Dying young is about the only way you can avoid getting arthritis. And, that’s a rough way to avoid it and even then you may not avoid completely because arthritis does strike the young. Arthritis hits one in five Americans. And, two-thirds of those sufferers are under age 65. So you don’t have live excessively long to get it. A new treatment is now available for arthritis and it involves the use of alpha 2 macroglobulin (A2M).
Alpha 2 macroglobulin is a protein. It is a biologically based treatment that gets more to the root cause of arthritis which makes it promising. I learned about it from a medical school classmate of mine who has started to use alpha 2 macroglobulin in his practice (six patients thus far and he reports it has worked very well). I then got some firsthand training in its use at a recent regenerative medicine course and workshop I attended.
Arthritis is the leading cause of disability in the United States and the second most chronic disease. We discussed currently available treatments for knee arthritis in Treatments for Aging Knees. But, all those treatments have shortcomings.
It would be nice to have a safe and effective treatment for this malady. The nice thing about A2M is your body naturally makes it which makes its use safe compared to other available treatments for arthritis. We just don’t make enough alpha 2 macroglobulin as we age. But there are ways around that……
What is Alpha 2 Macroglobulin?
Alpha 2 macroglobulin is a large protein molecule. Ninety-nine percent of it is made in the liver. There are four main biochemical processes that lead to joint (articular) cartilage breakdown – the hallmark of arthritis. The following chemicals/molecules lead to the degradation of articular cartilage
- Metalloproteases (MMPs)
- A disintegrin metalloproteinase with thrombospondin motifs (ADAMTs)
- Cartilage breakdown products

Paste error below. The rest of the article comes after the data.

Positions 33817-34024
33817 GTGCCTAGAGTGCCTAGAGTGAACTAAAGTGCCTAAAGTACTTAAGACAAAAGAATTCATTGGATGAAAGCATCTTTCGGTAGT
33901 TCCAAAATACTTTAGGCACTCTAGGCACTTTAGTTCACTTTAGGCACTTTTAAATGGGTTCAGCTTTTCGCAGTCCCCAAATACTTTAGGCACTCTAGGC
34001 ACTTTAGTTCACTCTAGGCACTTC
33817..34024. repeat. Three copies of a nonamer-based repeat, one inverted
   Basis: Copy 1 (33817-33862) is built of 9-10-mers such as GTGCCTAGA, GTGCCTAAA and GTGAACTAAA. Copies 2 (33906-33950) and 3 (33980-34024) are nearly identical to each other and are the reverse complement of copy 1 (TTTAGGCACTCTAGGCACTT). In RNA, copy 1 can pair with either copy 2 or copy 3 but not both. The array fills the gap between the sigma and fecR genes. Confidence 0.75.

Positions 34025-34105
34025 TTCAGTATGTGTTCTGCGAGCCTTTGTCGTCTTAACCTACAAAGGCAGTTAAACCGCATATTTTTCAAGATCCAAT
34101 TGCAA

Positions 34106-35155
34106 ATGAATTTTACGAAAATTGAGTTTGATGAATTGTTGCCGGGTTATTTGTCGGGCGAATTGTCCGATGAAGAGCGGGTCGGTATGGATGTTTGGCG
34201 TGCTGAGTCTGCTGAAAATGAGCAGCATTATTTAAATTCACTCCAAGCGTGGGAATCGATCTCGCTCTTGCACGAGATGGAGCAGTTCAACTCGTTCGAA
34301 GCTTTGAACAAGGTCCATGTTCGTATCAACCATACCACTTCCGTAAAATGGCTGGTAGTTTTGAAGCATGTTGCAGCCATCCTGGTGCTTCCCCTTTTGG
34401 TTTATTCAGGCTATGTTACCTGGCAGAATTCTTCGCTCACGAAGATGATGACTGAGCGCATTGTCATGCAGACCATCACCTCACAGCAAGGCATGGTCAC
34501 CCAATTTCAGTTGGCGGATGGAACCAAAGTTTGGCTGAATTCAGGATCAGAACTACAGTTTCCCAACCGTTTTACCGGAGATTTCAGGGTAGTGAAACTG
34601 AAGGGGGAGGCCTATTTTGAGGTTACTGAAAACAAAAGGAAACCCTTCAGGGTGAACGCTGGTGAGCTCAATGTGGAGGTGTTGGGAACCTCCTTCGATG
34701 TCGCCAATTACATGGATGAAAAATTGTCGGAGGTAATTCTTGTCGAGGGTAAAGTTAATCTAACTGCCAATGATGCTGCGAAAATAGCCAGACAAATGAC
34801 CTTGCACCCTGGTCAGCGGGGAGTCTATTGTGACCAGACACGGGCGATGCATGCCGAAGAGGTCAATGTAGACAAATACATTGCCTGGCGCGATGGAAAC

Collectively these substances are known as proteases. Alpha 2 macroglobulin captures and inhibits the activity of these four groups of proteases. It essentially traps them and removes them from the joint. This better enables the body’s natural repair and regenerative pathways including stem cells to repair the articular cartilage damage.
In short, alpha 2 macroglobulin is a master inhibitor of cartilage degrading enzymes. See this study. And, this study.
Our joints are in a constant state of trying to achieve balance between breakdown and repair. In arthritic sufferers breakdown exceeds repair and alpha 2 macroglobulin shifts that inequality back to repair by shutting down the destructive breakdown part of the cycle.
How is Alpha 2 Macroglobulin Used?
Alpha 2 macroglobulin is isolated from blood, concentrated, then injected into a joint. It is not much more complicated than that. Typically 100 cc of a patient’s blood is obtained. The blood then goes through a centrifugation and filtration process to isolate alpha 2 macroglobulin which is then concentrated. The filtration system also allows for the isolation of platelet rich plasma (PRP).
Some experts in the field of regenerative medicine question the need to concentrate alpha 2 macroglobulin stating that blood plasma has enough alpha 2 macroglobulin to shut down the degrading cartilage enzymes without the need to concentrate it.
PRP has been used in the treatment of musculoskeletal problems and is most effective in the treatment of soft tissue injuries but also has been used to treat arthritis. PRP contains growth factors necessary for tissue repair. Together alpha 2 macroglobulin and PRP provide a 1-2 punch in the treatment of arthritis. Alpha 2 macroglobulin shuts down the destructive processes that leads to joint degeneration and PRP provides the growth factors for repair.
Alpha 2 macroglobulin has been used successfully alone without PRP. It is likely to be most successful as a stand alone treatment in the healthier and younger patient who has a more intact and robust regenerative capabilities than someone older who may need a boost from PRP or even stem cells. Alpha 2 macro globulin is also used as an adjunct to stem cell injections for joint problems.
How Much Does it Cost?
The cost ranges from $2,500 to $3,000. The kit used to isolate and concentrate alpha 2 macroglobulin runs upwards of $1,500 and that cost is passed on to the patient. That cost needs to be put into perspective with other forms of treatment of arthritis.
The cost of stem cell treatments run $5,000 to $7,000. The cost of a joint replacement (which carries significant risks) is typically $25,000 and up. The long term use of NSAIDs (non steroidal anti-inflammatories can cost several hundred to thousands of dollars annually while increasing the risk of gastrointestinal bleeding and heart attacks.
Alpha 2 macroglobulin is an experimental treatment at this point. There are no studies to know how long alpha 2 macroglobulin injections are effective, but likely they would need to be performed on a periodic basis. How long that is is unclear. But, it appears safer than conventional treatments for arthritis. The main side effect or complication relate to the risk of a infection from a joint injection (which can occur with cortisone injections too).
For more information watch the video below.